Reilly says he got no support from some Cabinet colleagues over medical cards

Thursday 05 June 2014 10.32
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James Reilly said the Department of Health was 'cut to the bone'
James Reilly said the Department of Health was 'cut to the bone'
The HSE had indicated that it would not be immediately possible to restore the thousands of cards taken away
The HSE had indicated that it would not be immediately possible to restore the thousands of cards taken away
Michael Noonan told the Dáil the decision had been taken after a Cabinet discussion yesterday
Michael Noonan told the Dáil the decision had been taken after a Cabinet discussion yesterday

Minister for Health James Reilly has told the Fine Gael Parliamentary meeting that he had not received the support of some of his Cabinet colleagues on the medical card issue.

Mr Reilly said he did have the support of Taoiseach Enda Kenny. 

He told the meeting the political will to resolve the issue was not there until last week and it was a budgetary issue.

The minister apologised to those who had lost their medical cards and he said that whoever is Minister for Health, whether it is him or someone else, there was no more room for cuts in Health as it was "cut to the bone."

TDs Jerry Buttimer and Kieran O'Donnell called for the review of all medical cards, including those for the over 70s, to be suspended and to be reviewed by an expert group. 

Other deputies said the issue of those who had lost their cards should be resolved as soon as possible.

The minister said he would look at these issues and bring proposals to Cabinet.

After the meeting some deputies said it is not clear how far back the review will go in terms of those who lost their cards and who will be included.

Some newer TDs who were critical of Mr Reilly in the media recently did not speak on the issue.

Earlier, the Minister for Finance told the Dáil that the Minister for Health and Minister of State Alex White would return to Government with proposals on medical cards within two weeks.

Michael Noonan said it is not clear if legislation would be required to return cards to those who need them.

Mr Noonan told the Dáil the decision had been taken after a Cabinet discussion yesterday.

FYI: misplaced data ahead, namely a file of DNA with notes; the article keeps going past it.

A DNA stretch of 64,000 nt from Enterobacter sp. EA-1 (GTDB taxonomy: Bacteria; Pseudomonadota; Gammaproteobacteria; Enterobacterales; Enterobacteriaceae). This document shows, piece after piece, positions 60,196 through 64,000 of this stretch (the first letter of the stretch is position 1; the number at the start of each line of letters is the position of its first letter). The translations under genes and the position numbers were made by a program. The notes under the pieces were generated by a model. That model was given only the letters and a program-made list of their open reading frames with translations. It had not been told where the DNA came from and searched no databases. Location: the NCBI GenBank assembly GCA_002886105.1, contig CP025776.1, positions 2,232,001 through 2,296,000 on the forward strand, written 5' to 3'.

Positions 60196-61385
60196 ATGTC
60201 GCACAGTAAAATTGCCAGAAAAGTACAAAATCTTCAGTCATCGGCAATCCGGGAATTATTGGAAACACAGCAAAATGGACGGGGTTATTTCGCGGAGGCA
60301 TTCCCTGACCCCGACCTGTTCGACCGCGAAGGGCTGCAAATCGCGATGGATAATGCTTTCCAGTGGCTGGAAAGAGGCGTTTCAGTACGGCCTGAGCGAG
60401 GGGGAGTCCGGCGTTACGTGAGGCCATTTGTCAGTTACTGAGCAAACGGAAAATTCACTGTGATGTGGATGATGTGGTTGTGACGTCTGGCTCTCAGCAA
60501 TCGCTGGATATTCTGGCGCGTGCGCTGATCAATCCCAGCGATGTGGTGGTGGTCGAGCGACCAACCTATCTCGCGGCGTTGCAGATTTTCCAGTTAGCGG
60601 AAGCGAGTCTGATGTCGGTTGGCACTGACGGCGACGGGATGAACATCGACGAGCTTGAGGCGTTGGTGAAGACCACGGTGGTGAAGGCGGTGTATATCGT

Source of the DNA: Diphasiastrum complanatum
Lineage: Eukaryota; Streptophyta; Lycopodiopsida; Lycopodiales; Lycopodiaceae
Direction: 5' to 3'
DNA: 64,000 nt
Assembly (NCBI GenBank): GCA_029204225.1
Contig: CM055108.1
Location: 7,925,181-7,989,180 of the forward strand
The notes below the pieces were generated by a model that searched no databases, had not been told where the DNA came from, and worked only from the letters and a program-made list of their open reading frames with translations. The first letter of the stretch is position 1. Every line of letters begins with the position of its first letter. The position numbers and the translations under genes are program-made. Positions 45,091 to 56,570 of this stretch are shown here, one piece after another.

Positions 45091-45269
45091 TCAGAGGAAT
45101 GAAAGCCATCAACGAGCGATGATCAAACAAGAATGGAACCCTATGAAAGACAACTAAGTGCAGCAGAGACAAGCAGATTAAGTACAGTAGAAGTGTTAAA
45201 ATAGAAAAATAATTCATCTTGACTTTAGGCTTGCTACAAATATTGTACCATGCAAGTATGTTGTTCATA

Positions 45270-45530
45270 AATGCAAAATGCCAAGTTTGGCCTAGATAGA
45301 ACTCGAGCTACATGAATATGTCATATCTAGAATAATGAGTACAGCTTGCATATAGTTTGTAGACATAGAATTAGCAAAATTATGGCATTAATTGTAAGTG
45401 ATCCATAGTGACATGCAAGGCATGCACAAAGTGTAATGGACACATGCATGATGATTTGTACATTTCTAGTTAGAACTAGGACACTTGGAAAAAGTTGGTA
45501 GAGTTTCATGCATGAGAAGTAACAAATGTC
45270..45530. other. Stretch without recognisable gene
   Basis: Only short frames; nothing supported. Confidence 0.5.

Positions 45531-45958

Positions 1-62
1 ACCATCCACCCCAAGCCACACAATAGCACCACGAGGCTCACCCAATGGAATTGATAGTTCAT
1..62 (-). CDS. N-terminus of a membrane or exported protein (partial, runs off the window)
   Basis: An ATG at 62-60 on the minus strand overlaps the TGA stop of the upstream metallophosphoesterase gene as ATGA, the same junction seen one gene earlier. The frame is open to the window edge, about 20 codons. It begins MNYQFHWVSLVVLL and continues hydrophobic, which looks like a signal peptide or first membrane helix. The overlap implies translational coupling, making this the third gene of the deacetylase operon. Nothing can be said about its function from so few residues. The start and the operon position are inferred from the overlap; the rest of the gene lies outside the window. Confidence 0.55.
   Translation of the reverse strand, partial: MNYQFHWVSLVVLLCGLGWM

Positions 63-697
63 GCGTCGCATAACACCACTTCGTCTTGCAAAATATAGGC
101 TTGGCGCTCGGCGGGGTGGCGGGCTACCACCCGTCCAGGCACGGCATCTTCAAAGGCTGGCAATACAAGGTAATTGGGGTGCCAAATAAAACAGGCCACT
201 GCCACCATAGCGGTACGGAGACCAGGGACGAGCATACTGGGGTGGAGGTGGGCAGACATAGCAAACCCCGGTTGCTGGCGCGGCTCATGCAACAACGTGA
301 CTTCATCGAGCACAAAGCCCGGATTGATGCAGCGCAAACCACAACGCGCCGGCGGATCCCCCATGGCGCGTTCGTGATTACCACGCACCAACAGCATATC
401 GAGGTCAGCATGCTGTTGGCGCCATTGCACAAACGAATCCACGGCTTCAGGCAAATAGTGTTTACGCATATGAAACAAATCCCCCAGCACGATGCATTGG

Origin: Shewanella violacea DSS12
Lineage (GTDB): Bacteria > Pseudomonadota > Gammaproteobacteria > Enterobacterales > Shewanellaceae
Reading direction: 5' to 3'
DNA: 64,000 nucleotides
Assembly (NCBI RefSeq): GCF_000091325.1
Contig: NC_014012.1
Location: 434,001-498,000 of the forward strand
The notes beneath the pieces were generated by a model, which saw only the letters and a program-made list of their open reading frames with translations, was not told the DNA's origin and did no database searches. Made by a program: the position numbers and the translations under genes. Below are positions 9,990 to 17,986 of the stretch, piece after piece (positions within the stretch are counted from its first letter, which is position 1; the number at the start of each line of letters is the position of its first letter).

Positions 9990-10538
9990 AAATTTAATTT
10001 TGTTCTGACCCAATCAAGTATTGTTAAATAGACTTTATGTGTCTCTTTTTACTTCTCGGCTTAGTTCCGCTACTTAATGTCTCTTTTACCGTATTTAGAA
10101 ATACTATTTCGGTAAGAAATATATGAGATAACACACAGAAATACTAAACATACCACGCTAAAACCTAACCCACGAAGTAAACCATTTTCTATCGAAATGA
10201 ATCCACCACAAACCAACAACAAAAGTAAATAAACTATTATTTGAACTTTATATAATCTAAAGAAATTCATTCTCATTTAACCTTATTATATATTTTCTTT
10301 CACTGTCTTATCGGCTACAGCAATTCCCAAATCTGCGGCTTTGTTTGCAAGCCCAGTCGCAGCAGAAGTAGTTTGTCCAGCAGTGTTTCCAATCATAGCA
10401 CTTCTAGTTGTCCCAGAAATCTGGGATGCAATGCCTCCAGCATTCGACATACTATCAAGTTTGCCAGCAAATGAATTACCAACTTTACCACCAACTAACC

The controversy over healthcare and medical cards was top of the political agenda today with Mr Reilly under fire throughout Leader's Questions, where Mr Noonan was standing in for the Taoiseach who is on a trade mission to San Francisco.

Mr Reilly has been tasked by the Cabinet to prepare options on how to deal with the issue.

A spokesperson for Mr Reilly said he was working closely with his departmental officials, the Health Service Executive and the Attorney General on the issue.

The HSE decided last week to suspend reviews of discretionary card reviews or appeals that are under way.

It said today it is notifying people affected by this through the normal routes, including text message.

Last week, it said anyone who lost their cards before the review was suspended would not get them back because it is not legally possible.

In a statement this afternoon, the HSE reiterated that legal position.

It said: "With regards to individuals who had already lost their medical card following a review, there is currently no legal basis under which the HSE can reinstate eligibility.

"Identifying the appropriate legal and legislative measures required to provide medical card eligibility on the basis of medical need will be undertaken as part of the review of the legislative framework, supported by the work of the expert panel currently being established by the HSE."

Minister for Transport Leo Varadkar earlier confirmed that the issue of returning discretionary medical cards to those who have lost them was discussed at yesterday's Cabinet meeting.

Speaking in Dublin, he said over the next one or two weeks the cases of those who have lost their cards will be considered.

Mr Varadkar said: "It's important to remember why the review of discretionary medical cards was done in the first place.

"There was a lot of inconsistency when it came to discretionary cards."

It was also found that a number of people who had discretionary cards were dead, in some cases they had left the country and doctors were still being paid for those people, he said.

But the minister said that the review process upset a lot of people, even though in 96% of cases their cards were not removed.

The Government has faced mounting criticism for the review process, with it being blamed for both Labour and Fine Gael's poor performances in the Local and European Elections.